The Story of Our Produce
We enjoy growing wholesome produce for you. It’s comes naturally for us. Based partly on fond memories of gardening with our parents and even grandparents, we always had large gardens for our family. And making and sharing good food has always been a big part of our life.
Our first experience in hoophouse growing was with a lightweight 10 x 20 hoophouse for starting plants in the early spring. In 2010 we began to sell our vegetables at the Sault Farmer’s Market, setting up a table and rapidly selling out. From the very beginning, we have used only organic methods -- without synthetic fertilizers, pesticides, or herbicides. We’ve expanded our operation each year since then, but have kept the emphasis on naturally grown, high quality produce.
As the business grew, we added more hoophouses and now have two large structures. We now use various season extension techniques to bring you vegetables beyond the usual short season of the EUP. We’ve also incorporated the latest food safety methods to ensure that your food is fresh and wholesome. We participate in several programs including MAEAP (Michigan Agricultural Environmental Assurance Program), USDA GAP (Good Agricultural Practices), FDA Food Safety Alliance. The hoophouses are great for sensitive crops such as tomatoes, peppers, cucumbers, herbs and for extending the season for crops such as lettuce, beans, broccoli, carrots, and beets. We also grow outdoors – strawberries, peas, beans, squash, and more. We have a total of just under 2 acres in production. It’s just a small farm, but plenty big enough for the two of us to tend.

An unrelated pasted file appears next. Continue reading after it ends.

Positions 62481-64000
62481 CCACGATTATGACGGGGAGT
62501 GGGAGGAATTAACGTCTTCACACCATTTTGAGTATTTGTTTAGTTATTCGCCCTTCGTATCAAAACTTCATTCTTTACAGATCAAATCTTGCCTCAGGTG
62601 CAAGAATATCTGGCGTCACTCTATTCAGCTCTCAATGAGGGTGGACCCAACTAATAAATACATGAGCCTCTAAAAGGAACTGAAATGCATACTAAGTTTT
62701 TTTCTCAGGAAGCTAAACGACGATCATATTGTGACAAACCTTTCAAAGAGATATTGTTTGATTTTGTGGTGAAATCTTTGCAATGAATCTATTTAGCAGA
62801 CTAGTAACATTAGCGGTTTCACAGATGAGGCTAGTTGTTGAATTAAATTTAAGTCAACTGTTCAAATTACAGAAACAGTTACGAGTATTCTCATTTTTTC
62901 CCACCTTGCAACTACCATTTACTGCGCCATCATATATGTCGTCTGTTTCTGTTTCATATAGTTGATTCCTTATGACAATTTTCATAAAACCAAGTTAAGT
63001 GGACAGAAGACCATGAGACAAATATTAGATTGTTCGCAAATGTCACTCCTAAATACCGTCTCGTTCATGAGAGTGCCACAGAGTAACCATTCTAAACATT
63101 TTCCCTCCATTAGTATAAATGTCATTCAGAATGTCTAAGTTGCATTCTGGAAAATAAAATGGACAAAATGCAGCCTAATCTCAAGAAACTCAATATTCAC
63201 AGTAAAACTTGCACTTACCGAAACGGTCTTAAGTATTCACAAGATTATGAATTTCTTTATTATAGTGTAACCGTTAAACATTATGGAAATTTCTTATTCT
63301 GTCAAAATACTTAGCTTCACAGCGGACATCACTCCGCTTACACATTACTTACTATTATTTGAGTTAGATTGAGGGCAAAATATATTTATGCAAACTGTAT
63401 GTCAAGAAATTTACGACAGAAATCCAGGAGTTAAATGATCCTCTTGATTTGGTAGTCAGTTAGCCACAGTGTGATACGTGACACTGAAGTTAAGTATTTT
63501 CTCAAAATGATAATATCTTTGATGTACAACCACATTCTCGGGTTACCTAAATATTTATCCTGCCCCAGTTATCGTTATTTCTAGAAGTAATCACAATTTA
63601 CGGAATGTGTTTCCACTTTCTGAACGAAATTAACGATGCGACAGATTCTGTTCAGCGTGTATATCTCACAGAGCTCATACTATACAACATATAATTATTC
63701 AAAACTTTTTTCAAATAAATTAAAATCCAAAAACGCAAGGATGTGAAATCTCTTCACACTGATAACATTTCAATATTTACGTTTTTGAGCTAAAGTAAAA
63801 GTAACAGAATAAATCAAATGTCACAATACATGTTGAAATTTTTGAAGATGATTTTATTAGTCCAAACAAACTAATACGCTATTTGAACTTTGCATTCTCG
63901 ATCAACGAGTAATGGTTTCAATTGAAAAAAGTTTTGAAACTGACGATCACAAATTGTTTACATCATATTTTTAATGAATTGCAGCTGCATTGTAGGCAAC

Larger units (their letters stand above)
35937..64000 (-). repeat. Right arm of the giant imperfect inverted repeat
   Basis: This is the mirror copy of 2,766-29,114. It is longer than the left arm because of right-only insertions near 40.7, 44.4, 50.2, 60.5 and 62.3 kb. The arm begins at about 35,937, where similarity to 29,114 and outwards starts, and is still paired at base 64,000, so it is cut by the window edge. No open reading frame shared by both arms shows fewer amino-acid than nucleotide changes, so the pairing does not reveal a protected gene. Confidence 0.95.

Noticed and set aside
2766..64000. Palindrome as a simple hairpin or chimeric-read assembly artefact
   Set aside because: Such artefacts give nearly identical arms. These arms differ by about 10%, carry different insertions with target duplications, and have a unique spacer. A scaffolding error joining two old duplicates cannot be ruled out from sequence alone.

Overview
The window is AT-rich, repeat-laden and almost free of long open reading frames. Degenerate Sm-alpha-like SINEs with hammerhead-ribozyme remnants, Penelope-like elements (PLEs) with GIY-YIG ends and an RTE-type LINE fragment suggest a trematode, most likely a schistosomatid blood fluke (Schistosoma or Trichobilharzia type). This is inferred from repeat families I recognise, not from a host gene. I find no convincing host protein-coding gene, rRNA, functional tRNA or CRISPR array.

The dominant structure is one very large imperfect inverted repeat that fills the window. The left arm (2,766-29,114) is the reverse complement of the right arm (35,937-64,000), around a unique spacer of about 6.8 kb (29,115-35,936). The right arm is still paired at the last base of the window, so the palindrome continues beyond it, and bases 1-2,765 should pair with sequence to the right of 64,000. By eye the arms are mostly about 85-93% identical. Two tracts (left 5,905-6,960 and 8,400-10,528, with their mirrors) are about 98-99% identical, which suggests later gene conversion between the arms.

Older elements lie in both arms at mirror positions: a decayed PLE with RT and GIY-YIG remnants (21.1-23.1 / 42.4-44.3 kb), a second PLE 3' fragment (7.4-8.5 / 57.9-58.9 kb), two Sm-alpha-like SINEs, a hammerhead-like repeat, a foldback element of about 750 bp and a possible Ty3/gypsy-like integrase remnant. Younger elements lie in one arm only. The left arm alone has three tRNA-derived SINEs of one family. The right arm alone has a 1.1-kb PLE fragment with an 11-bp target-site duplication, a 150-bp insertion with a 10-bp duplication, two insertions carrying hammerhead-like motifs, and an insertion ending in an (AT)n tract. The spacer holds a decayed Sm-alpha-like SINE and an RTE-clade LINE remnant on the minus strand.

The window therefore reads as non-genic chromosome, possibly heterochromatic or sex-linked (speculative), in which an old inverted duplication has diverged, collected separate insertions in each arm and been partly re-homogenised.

We’re always looking for ways to work more efficiently (we’re not getting any younger!). New methods and materials help us grow more and better produce, but we will always stick to the basics of growing non-GMO plants using organic practices. We’re always learning and love to share what we’ve learned by participate in programs and organizations to help others grow and use local fresh produce and to expand fresh, local foods to a wider group of people. Feel free to ask about visiting the farm to see how we grow good food.